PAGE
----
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Re: Speed Impact experiment on GCJ


It looks like you didn't specify optimization in your native compile. This can often make a big difference. You might want to try adding "-O2 -g0" to your compliation flags and try again.

We are big-time users of gcj. On a real-world blend of Java use cases, native-complied GCJ modules are almost always about 30-40% faster than the same code interpreted on Sun (tm) JVM (tm). Sometimes the disparity is even more skewed in native-gcj's favor. If you don't get results like this, something you're doing is wrong.

craig vanderborgh
voxware incorporated

Rui Wang wrote:

I did a simple test to analyse the speed impact of using GCJ between
java bytecode and native machine code. But the result looks not very promising, the data below shows that there
is rather large decrease of speed instead of increase. I couldn't figure out why, any suggestions are appreciated.
The results of my experiment are the followings:

For native version:

Number of calls Execution time (ms)
200.0 1221
300.0 1831
400.0 2446
500.0 3060
For java version:
Number of calls Execution time(ms)
200.0 663
300.0 1007
400.0 1310
500.0 1643
This is how I approached the experiment:
The experiment is done on Linux with Fedora core. I have three java classes: and


public class Client {
   public static void main(String[] args) throws Exception {
        BufferedReader tasks =  new BufferedReader(new
                   sDetails = new BufferedReader(new
        BufferedWriter output = new BufferedWriter(new
                String line = null;
        List servers = new LinkedList();
               while((line = sDetails.readLine()) != null)
            Impl obj =  new Impl();
                double currTask = 0;
        int r = 0, index = 0;
        long start = 0, end = 0, time = 0;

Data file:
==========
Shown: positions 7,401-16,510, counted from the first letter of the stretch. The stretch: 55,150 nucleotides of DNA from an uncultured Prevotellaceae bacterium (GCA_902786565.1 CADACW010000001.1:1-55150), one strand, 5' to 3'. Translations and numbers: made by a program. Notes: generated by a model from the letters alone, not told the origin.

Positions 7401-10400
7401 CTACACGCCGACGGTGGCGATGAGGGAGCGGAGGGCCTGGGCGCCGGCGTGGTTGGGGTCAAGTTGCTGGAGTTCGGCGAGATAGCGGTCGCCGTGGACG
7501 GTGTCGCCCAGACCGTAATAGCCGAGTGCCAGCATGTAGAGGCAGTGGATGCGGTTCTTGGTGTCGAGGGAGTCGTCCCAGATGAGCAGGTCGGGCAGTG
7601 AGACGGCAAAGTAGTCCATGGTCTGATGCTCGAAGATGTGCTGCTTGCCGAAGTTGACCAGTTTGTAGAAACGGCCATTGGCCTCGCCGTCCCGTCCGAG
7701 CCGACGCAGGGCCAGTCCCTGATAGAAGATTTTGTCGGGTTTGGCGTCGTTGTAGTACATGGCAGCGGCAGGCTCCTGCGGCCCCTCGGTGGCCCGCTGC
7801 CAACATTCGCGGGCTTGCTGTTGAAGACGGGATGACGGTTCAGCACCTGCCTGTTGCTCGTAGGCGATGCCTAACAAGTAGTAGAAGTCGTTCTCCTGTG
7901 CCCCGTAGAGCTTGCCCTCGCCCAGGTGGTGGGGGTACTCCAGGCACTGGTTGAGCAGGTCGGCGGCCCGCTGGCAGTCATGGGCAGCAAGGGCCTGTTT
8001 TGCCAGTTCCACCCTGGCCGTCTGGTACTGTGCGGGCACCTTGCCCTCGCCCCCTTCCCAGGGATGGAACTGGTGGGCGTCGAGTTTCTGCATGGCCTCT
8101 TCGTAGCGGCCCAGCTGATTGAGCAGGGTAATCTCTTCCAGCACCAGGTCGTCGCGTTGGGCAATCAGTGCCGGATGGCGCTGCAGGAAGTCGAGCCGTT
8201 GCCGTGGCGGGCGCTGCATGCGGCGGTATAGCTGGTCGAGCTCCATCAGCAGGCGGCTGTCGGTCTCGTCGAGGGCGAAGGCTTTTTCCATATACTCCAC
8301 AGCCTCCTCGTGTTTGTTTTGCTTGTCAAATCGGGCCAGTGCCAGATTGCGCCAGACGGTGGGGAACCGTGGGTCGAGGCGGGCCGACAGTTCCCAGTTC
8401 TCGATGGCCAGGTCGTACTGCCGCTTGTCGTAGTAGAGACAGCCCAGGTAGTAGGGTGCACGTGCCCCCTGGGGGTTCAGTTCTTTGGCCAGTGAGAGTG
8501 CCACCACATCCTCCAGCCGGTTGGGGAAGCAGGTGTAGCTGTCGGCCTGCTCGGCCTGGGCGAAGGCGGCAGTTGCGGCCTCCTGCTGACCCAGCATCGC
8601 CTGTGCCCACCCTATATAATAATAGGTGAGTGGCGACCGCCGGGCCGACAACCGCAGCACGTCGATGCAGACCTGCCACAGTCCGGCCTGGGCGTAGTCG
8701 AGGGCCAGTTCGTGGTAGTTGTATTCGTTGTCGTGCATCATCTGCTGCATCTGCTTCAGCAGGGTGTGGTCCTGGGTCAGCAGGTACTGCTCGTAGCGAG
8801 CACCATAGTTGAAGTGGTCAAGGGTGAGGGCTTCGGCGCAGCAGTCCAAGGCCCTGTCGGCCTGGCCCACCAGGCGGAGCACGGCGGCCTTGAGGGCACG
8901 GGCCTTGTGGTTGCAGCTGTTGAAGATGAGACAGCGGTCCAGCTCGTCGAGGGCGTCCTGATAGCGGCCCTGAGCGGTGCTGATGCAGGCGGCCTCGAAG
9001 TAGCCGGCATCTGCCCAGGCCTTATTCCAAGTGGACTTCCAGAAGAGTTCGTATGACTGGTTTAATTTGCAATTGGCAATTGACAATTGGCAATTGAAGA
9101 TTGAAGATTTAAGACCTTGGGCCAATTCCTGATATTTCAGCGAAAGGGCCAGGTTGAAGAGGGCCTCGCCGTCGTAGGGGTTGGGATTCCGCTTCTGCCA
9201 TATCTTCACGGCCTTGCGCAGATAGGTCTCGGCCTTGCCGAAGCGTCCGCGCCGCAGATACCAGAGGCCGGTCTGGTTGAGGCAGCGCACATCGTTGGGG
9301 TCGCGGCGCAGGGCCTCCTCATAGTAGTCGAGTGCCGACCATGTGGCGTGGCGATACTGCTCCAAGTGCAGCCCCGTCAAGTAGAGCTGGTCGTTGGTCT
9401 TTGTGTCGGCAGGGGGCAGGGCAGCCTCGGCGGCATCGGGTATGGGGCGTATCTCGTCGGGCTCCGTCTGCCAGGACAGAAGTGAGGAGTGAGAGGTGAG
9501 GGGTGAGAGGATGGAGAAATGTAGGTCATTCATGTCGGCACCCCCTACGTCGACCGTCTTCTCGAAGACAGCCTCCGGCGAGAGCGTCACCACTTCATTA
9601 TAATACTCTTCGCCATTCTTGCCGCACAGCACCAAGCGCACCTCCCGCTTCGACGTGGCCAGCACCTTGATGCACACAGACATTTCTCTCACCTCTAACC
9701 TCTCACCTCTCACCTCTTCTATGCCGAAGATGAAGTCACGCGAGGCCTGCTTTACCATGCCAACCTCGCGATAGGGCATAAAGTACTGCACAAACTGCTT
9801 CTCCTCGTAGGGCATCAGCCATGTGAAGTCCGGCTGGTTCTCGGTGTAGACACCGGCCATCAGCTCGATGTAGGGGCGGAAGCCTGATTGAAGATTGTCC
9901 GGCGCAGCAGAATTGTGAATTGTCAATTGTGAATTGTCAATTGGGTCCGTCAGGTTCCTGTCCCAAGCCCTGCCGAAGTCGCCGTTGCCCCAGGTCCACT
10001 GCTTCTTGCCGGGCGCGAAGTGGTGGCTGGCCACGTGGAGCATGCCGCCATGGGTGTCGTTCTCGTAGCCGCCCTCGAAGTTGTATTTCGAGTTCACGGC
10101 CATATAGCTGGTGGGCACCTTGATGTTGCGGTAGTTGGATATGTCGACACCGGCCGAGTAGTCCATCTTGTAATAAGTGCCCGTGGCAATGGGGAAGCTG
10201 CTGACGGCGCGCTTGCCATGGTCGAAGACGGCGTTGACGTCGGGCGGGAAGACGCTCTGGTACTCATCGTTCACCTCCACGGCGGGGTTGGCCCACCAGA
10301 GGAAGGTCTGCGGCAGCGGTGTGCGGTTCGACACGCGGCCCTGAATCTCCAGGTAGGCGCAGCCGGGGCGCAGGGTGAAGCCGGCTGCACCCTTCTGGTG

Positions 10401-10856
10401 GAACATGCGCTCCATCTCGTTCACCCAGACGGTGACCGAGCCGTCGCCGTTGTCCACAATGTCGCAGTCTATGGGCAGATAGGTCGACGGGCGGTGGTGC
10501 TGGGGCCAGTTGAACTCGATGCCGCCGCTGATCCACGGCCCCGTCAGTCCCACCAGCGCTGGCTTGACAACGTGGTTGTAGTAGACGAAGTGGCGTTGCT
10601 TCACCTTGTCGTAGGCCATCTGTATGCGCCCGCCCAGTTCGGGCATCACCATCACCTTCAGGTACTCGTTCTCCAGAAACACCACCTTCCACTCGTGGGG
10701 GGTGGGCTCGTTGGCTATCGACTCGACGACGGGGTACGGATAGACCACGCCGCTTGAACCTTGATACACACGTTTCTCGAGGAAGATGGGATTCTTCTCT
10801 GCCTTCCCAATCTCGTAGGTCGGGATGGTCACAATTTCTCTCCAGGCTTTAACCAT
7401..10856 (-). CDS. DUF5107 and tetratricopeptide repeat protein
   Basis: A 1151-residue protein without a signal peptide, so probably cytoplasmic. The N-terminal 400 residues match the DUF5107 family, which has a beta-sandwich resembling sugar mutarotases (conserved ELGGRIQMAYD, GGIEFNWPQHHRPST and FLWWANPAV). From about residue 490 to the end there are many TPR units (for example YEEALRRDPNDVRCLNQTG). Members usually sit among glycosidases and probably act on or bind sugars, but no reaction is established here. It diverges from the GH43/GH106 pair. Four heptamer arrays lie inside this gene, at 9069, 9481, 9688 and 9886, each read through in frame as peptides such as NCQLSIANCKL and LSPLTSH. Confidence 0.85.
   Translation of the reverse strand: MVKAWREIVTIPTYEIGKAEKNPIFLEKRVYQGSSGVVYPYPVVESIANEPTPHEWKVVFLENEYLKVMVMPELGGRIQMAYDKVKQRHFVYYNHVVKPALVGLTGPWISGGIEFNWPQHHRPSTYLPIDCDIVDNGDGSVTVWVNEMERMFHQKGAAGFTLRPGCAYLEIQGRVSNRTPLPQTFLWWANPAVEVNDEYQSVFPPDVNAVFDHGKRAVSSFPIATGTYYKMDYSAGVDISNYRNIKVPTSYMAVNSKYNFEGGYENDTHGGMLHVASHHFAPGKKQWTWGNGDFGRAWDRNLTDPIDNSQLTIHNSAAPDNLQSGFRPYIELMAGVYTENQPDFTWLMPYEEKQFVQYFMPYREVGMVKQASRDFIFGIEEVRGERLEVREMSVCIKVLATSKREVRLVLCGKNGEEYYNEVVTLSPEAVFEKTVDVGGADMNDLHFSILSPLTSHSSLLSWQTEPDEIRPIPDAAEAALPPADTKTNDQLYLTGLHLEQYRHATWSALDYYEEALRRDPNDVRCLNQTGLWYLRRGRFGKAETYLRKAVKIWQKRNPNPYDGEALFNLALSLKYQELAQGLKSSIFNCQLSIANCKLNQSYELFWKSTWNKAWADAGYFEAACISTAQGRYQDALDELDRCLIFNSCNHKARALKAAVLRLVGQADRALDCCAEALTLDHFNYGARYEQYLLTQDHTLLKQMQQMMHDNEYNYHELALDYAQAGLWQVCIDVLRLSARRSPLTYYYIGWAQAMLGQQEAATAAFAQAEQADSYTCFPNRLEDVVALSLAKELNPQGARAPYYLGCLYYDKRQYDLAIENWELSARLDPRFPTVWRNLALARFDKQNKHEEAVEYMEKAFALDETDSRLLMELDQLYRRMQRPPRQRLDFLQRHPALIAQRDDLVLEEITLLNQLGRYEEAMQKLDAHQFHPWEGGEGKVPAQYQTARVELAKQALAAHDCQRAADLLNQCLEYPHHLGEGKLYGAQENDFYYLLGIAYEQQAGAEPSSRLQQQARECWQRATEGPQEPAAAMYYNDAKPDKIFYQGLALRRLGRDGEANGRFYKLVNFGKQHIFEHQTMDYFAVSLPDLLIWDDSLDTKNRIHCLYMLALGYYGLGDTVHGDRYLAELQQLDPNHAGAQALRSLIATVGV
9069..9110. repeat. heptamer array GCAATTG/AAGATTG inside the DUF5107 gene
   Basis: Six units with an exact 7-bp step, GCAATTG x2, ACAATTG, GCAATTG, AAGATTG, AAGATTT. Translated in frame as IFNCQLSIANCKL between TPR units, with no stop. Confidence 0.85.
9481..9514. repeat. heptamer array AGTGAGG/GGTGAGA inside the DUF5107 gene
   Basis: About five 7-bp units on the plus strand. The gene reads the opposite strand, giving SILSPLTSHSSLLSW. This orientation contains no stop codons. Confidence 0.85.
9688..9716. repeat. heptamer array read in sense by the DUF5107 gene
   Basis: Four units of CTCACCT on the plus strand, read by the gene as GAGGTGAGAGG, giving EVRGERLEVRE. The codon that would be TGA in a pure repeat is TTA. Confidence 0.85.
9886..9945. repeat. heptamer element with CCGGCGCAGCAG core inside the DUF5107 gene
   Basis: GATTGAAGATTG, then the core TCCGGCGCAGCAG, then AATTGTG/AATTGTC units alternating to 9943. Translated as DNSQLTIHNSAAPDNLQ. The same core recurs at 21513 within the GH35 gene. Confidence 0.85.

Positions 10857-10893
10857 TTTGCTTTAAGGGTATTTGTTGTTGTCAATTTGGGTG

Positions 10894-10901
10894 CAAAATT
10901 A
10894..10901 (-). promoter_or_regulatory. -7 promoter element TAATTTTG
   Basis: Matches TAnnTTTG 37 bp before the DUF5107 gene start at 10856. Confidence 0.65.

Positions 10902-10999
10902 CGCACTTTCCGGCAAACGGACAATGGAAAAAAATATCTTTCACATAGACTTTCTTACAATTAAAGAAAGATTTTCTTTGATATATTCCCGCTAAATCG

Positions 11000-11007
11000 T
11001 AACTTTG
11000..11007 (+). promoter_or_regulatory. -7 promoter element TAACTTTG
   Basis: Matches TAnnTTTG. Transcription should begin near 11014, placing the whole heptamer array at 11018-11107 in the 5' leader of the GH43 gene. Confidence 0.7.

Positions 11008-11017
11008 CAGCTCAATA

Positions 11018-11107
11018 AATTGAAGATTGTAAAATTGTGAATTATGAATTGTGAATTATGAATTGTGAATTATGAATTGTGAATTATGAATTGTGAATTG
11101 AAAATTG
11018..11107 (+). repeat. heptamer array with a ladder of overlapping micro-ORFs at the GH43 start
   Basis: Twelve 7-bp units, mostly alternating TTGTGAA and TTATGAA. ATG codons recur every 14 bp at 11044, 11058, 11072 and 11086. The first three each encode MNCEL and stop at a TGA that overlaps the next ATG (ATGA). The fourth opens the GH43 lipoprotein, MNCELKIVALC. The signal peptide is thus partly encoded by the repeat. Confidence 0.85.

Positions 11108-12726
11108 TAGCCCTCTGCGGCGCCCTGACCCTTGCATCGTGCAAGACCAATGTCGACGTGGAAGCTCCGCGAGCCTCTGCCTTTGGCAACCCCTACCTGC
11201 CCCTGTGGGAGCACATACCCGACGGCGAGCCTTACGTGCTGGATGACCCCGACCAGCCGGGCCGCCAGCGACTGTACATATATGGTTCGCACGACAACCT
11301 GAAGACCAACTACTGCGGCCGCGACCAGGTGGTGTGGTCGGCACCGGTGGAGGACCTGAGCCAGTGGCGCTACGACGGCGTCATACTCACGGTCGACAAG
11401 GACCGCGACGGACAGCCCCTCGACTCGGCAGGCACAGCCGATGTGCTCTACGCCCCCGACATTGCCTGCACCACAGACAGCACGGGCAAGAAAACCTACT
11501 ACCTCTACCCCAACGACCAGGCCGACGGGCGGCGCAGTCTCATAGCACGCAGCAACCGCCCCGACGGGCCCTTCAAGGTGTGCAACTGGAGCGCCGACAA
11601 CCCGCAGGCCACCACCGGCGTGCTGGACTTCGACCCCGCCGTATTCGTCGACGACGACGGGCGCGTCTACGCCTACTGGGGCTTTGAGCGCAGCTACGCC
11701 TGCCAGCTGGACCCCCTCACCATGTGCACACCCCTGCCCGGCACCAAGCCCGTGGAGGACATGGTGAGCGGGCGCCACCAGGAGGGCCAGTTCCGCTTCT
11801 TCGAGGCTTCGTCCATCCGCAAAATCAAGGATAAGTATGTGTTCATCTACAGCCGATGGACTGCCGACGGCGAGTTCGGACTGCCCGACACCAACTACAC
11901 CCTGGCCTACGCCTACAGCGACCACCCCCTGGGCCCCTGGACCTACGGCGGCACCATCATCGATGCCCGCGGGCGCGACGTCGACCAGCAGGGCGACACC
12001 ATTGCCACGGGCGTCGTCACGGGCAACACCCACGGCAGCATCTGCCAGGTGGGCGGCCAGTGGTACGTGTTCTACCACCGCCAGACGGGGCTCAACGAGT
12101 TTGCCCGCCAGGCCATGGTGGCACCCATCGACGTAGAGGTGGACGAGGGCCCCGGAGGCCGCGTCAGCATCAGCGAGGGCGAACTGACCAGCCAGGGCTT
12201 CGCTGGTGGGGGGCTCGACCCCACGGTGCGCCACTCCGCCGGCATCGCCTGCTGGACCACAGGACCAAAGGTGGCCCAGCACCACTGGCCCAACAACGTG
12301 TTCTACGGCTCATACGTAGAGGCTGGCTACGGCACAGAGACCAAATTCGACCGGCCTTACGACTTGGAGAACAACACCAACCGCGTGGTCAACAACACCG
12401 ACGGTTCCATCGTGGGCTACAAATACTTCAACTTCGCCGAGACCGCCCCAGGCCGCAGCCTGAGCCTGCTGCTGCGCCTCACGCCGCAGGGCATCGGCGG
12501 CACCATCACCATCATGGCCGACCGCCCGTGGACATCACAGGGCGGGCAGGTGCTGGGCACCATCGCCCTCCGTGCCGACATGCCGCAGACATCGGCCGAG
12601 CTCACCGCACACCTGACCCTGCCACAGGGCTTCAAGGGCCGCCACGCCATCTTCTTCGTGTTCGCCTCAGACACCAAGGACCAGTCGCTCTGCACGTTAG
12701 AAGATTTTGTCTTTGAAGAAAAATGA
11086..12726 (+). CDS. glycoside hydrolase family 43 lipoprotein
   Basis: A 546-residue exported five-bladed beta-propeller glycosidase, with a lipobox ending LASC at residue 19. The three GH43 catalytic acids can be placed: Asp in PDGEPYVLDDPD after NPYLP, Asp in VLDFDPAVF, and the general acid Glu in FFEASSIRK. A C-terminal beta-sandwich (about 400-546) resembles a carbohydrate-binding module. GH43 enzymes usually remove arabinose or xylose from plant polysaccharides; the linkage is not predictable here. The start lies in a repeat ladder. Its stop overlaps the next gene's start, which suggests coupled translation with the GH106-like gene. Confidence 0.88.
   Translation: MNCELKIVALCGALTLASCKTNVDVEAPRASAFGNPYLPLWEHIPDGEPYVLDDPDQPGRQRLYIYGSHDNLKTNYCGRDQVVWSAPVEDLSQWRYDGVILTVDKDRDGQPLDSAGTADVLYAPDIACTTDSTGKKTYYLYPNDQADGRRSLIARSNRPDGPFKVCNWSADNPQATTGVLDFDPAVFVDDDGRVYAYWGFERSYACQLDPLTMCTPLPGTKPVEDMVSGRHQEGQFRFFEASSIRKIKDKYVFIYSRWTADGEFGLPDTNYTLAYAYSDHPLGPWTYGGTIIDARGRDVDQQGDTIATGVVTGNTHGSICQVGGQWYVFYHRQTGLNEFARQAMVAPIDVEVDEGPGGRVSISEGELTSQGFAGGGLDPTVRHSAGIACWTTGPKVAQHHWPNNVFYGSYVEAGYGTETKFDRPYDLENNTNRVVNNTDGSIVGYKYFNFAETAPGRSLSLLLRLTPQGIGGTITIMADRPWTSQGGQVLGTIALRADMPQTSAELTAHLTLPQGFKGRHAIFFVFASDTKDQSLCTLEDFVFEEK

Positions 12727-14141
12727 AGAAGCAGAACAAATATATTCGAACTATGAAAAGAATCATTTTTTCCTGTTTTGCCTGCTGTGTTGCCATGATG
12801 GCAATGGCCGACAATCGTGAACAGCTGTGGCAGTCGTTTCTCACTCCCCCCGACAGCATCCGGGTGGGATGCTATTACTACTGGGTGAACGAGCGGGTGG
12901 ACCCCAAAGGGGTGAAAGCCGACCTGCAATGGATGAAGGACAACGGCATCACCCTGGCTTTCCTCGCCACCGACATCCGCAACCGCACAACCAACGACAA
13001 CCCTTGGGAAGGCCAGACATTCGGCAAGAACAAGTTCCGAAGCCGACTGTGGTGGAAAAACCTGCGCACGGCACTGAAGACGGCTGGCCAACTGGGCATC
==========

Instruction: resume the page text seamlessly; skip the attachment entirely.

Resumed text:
double throughput = 0, responseTime=0;

        while((line = tasks.readLine()) != null)
            currTask = Double.parseDouble(line);
            start = System.currentTimeMillis();
            for (int i = 0; i < currTask; i++)
                r = ((Impl)servers.get(index)).ping(1000,
                if((index +1) < servers.size())
                    index = 0;
            end = System.currentTimeMillis();

index = 0;
time = end - start;
} For
public class Impl implements IFace {
public Impl(){

   public int ping(int i, int j) {
    int count= 0;
    for(int n = 0 ; n < i*j; n++)
    return count;

public interface IFace {
   public int ping(int i, int j);

I also have a script to compile and run the app.

export PATH=$PATH:/home/pg/n1704655/gcc/bin
export LD_LIBRARY_PATH=$LD_LIBRARY_PATH:/home/pg/n1704655/gcc/lib

$GCJ -C -fCLASSPATH=./ *java
sleep 2
echo finish compile

$GCJ --classpath=./ -c Client.class -o Client.o
$GCJ --classpath=./ -c IFace.class -o IFace.o
$GCJ --classpath=./ -c Impl.class -o Impl.o
sleep 2
echo finish creat object files

$GCJ *.o --main=Client -o client

./client task.test servers.d result.d
echo client started

Any ideas why? In the code, I don't think I did anything that will slow
things down.
Thank you very much


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